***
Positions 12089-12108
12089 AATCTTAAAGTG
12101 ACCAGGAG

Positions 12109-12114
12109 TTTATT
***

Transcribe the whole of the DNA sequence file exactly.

Positions 12089-12108
12089 AATCTTAAAGTG
12101 ACCAGGAG

Positions 12109-12114
12109 TTTATT